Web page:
Thursday, March 15, 2007

Changing the Inner City

Churches and individual Christians cannot singlehandedly turn around the inner-city. But we can hugely help by realizing that the central problem facing the inner-city is not economic, it is not material, is not education-oriented, but it is familial. I will repeat to be clear: the central problem of the American inner-city is the breakdown of the family.

The central reason for this breakdown is the failure of many inner-city men to assume their God-given role as family heads. The inner-city finds itself locked in a vicious cycle in which young men are abandoned by their fathers, raised by their mothers, and then grow up to do the same thing to their progeny. What a horrible cycle, and how awful are its effects. Whole cities lie in waste as a result.

Which leaves the church to help. We know where the problem begins, and we know the solution: build strong families by teaching young men and young women the proper roles of men and women. If churches would reach out to inner-city youth and explicitly and purposefully disciple them to become God-fearing husbands and wives, the tide would slowly, incrementally, but meaningfully turn. This work will be messy and difficult. It will involve hardship and personal sacrifice. It will at times be frustrating and heartbreaking. But God will honor it. He will honor the efforts of His people to be salt and light in places of death and darkness.

So what do we do then? Churches and the Christians who belong to churches should brainstorm ways to connect with inner-city youth. Men should seek out young urban men whom they could regularly meet with and disciple. Women should do the same. When possible, children who are not from a stable home should be invited into a godly, happy, healthy home to witness the power and beauty of a biblical family. Christian parents should seek to connect with lost parents and befriend them. Churches should develop a curriculum for young men and young women by which they would learn biblical sex roles in all they entail for the different sexes. Then, the church should seek to take in young people and nurture them, not for number's sake, not for publicity, but to save the lost and to, over time, with much work, begin to heal a broken community.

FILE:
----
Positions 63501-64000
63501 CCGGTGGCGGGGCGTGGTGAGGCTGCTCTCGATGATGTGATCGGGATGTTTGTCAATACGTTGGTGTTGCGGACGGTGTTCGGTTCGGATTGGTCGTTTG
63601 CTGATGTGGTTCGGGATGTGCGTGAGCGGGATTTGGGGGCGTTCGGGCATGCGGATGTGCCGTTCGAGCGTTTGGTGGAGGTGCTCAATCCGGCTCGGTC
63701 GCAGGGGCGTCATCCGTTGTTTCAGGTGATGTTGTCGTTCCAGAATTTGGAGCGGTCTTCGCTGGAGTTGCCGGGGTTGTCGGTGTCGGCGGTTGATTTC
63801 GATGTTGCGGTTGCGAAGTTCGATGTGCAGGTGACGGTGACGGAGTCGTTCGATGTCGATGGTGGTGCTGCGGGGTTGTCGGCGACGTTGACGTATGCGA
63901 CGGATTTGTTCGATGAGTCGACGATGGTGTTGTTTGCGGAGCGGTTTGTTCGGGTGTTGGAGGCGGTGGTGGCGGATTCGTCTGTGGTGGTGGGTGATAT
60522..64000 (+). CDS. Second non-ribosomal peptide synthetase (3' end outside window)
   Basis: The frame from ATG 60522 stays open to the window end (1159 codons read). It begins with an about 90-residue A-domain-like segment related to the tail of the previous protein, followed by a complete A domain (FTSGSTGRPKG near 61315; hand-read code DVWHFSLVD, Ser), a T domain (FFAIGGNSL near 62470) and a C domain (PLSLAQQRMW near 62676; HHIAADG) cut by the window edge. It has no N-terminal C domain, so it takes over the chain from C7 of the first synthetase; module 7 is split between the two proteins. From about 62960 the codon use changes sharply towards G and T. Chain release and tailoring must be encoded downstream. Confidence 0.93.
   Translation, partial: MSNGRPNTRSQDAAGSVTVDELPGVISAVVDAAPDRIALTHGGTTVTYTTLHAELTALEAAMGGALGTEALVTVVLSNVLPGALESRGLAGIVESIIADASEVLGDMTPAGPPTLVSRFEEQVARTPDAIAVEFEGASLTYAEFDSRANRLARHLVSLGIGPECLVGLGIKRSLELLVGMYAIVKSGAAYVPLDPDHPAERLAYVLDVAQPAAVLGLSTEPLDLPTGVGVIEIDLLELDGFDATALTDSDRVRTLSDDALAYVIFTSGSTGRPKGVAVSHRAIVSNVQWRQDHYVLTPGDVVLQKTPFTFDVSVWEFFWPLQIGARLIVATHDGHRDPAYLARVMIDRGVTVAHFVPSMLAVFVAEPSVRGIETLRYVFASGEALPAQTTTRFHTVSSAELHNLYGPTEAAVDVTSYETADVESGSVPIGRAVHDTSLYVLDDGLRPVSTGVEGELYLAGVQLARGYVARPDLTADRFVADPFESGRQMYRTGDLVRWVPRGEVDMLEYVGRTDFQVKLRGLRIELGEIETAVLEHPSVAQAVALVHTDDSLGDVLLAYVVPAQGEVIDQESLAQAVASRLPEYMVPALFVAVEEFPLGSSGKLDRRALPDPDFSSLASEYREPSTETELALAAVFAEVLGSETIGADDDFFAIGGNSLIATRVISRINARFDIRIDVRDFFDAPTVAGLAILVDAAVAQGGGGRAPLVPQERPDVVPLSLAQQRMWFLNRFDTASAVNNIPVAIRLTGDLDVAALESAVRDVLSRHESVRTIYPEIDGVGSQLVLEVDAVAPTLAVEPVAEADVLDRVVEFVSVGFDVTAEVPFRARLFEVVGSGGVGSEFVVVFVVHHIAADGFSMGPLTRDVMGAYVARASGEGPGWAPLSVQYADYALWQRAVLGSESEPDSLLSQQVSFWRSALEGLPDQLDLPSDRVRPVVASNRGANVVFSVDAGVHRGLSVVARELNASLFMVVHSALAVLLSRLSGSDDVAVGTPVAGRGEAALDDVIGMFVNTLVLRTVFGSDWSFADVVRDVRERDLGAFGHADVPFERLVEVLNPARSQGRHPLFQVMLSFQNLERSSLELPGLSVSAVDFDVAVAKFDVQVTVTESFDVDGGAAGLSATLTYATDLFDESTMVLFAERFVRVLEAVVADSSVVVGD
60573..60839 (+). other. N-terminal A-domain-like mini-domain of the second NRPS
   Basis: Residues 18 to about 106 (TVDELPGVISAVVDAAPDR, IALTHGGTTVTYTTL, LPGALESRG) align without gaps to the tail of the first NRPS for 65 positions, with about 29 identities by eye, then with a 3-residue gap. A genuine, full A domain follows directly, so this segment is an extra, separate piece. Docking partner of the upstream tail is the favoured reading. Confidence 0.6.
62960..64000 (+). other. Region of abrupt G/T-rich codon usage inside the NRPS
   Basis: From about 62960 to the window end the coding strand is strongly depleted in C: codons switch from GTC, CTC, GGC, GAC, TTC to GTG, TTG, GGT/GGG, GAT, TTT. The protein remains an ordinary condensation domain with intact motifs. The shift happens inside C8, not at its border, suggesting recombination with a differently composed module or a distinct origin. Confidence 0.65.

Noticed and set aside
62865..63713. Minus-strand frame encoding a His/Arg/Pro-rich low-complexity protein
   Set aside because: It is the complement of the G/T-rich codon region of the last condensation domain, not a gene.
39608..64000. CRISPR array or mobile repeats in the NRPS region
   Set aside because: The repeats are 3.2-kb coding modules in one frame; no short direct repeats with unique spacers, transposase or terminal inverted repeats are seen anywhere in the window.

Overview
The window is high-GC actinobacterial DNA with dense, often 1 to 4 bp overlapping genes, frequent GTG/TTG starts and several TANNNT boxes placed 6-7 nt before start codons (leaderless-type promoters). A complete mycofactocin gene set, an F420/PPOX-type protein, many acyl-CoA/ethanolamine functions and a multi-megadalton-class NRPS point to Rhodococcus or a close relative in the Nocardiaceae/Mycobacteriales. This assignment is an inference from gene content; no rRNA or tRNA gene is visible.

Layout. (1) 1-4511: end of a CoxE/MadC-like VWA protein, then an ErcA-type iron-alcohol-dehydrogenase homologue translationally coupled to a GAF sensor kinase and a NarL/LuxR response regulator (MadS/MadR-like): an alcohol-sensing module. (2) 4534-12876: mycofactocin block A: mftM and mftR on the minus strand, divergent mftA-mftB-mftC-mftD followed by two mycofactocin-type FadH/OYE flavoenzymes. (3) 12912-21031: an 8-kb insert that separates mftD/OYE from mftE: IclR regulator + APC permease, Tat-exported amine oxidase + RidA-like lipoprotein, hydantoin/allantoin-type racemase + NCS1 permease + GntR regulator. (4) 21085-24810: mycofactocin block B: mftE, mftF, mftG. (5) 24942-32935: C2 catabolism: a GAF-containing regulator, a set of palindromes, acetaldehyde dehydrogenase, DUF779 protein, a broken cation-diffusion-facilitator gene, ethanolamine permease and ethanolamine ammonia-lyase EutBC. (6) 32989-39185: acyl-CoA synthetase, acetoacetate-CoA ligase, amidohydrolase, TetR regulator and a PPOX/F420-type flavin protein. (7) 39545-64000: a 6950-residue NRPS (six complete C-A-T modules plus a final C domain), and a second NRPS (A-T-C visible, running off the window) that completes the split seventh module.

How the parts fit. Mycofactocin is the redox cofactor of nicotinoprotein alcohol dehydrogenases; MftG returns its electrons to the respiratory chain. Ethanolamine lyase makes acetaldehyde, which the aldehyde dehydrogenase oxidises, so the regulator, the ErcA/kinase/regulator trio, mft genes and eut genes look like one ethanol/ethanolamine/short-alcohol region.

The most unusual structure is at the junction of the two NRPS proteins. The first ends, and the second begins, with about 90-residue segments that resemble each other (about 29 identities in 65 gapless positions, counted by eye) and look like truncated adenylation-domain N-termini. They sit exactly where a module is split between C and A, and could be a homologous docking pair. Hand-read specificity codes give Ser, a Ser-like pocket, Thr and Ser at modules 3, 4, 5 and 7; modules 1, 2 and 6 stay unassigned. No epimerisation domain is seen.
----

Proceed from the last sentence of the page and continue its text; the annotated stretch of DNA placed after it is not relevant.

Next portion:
Tomorrow: a reading list.


Blogger Ryan Hill said...

Owen...sorry I am asking so many questions...I hope it isn't annoying you. I have an interest in this topic and I'm liking what you're saying. Anyways, I have two questions.

1) You seem to be proposing that churches should be the primary organization that works to change some of the problems in the inner-city. Would you be supportive of parachurch organizations that set-up within the inner-city and work to revitalize the communities (like the L.A. or Tampa Bay Dream Center)? Also, would you support non-Christian organizations like Boys and Girls Clubs that provide safe opportunities for children to play, be tutored, mentored, etc. (I know you mentioned them in a previous post but I couldn't tell if you supported organizations like that)?

2. How can churches and people who are white, middle-class, decently educated, come from good families, etc. connect with inner-city people whose lives are completely different? I spent a lot of time in high school doing inner-city work with the Tampa Bay Dream Center and found it very difficult to connect with guys my age. It was easy to connect with the little kids because they just wanted to play, but outside of moving into the inner-city communities and living with the people (which I think more of us should do), how can we build trust and camaraderie with the families and young men/women?

1:43 PM  

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